A Crown of Wild Olive was the new title given to the Rosemary Sutcliff story The Truce of the Games (1971) when it was re-published ,in 1972 in the USA, in an omnibus collection of stories Heather, Oak and Olive. That collection also included two other stories: The Chief”s Daughter and A Circlet of Oak Leaves.
Category: A Circlet of Oak Leaves
Writer E. M. Epps gives thumbs up for A Circlet of Oak Leaves by Rosemary Sutcliff.
A self-described “bookseller, reader, science fiction; fantasy writer, photographer, and gluten-free cook”, who signs her “name E. M. Epps”, gave a “thumbs up” for A Circlet of Oak Leaves by Rosemary Sutcliff at her blog “This space intentionally left blank”. She wrote”
A little novella taking place in Roman Britain. A slight book, but beautifully written as I would expect from Sutcliff.
“So he took them on, through a vicious squall of slingstones. Where the ground grew too steep to ride they dropped from the horses and ran on, crouching with heads down behind their light bronze-rimmed bucklers. By the time they reached the spur, hearts and lungs bursting within them, he had no idea how many or how few were still behind him; he had no chance to look round. He did not even know that many of the horses, lightened of their riders ‘ weight, had come scrambling after them, bringing their own weapons, the stallions’ weapons of teeth and trampling hooves, into the fight. He only knew that the time came when there were no more Painted Men left alive on the spur, and that the terrible boulder [perched above them], swaying as it seemed to every breath, was still there.”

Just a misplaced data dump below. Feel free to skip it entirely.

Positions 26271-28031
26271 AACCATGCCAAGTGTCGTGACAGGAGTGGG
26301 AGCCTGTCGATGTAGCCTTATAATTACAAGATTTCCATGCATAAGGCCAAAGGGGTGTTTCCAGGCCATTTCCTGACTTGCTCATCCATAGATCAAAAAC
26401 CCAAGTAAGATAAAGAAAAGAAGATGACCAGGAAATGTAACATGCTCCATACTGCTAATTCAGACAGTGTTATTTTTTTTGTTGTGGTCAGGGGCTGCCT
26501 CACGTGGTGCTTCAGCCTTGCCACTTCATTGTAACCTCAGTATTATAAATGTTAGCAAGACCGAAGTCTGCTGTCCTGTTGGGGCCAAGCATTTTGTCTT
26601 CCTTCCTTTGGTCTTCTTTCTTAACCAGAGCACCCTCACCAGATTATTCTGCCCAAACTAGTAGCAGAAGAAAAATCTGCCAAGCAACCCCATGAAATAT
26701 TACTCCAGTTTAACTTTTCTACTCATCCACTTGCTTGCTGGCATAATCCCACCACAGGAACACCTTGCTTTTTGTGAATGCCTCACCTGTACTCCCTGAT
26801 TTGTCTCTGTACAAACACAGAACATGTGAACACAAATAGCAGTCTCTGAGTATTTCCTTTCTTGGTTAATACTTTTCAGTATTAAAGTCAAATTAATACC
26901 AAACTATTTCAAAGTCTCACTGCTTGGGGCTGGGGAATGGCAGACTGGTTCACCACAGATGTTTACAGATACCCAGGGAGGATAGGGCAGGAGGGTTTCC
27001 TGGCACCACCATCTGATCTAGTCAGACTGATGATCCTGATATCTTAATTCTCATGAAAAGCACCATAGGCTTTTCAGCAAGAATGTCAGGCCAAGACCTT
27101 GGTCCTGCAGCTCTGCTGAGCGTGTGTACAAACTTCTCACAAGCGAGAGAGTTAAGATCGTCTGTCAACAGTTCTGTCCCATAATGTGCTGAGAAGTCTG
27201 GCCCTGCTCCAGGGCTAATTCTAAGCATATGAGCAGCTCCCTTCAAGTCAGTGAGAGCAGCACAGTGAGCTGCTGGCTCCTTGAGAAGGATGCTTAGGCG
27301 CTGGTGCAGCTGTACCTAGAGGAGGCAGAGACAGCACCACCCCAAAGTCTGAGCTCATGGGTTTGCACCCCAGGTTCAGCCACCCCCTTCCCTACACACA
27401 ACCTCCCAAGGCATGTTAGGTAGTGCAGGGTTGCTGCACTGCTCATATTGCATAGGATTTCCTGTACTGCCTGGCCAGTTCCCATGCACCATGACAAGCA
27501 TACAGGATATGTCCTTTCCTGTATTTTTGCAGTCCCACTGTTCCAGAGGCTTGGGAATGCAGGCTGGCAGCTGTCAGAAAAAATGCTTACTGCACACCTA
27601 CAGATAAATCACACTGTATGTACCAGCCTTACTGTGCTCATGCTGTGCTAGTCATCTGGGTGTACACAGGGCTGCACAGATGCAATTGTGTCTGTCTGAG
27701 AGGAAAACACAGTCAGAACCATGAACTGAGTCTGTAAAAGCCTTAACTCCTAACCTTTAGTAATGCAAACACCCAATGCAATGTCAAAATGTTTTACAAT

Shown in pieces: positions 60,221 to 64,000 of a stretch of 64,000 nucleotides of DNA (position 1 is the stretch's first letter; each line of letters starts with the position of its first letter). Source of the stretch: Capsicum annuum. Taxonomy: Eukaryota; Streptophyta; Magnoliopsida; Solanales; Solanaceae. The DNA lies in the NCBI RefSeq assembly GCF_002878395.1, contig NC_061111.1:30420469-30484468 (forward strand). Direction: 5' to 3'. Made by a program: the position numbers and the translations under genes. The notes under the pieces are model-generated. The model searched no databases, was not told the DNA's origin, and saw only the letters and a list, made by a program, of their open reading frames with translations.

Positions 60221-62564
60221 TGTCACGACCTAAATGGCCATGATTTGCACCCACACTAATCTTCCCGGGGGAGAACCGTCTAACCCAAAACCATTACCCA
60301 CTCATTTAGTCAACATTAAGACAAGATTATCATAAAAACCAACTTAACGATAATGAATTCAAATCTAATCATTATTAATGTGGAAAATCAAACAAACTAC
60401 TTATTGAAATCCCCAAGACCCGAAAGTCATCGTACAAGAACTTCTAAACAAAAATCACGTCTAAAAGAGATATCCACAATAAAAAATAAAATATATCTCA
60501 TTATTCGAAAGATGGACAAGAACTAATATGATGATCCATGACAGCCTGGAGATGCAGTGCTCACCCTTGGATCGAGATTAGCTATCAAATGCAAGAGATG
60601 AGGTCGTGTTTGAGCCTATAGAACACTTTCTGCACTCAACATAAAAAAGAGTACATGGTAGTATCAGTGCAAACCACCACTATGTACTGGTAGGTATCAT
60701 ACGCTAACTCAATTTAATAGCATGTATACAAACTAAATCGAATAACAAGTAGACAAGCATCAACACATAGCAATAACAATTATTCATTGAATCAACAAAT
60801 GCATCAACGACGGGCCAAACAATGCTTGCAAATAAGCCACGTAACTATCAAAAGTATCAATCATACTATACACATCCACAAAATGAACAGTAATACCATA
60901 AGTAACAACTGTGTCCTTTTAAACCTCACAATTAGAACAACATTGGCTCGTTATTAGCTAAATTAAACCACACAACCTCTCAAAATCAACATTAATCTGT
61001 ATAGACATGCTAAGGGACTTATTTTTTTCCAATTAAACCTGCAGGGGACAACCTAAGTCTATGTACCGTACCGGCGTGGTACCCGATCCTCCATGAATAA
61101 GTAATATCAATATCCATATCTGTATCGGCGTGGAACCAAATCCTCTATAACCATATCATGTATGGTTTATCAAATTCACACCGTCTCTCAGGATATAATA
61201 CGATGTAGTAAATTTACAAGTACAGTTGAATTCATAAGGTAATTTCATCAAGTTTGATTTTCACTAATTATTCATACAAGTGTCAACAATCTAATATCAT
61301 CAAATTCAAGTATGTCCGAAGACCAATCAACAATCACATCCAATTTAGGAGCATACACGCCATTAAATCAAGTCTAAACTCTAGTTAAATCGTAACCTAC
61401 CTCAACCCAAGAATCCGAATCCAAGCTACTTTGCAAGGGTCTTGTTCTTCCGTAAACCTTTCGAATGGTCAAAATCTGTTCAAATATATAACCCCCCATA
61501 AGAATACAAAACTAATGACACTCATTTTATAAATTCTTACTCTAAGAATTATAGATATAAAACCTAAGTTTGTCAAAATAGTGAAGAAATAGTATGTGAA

Source: This Space Intentionally Left Blank – writer E. M. Epps’s blog.
A Circlet of Oak Leaves (from 1968) | By Rosemary Sutcliff
I have been slowly updating, and I hope improving, the page here on this website with the brief summaries of the stories that Rosemary Sutcliff tells in her books. So, A Circlet of Oak Leaves (from 1968):
Gradually reveals the mystery behind a humble horse-breeder Aracos’s award for outstanding bravery. It tells the story of a daring exploit when Roman auxiliaries and legionnaires fought the Picts on the northern borders of England. Standing in for Felix, a legionary sick with fear before a battle, he fights with great courage and then sees Felix receive the Corona Civica for what he has been through.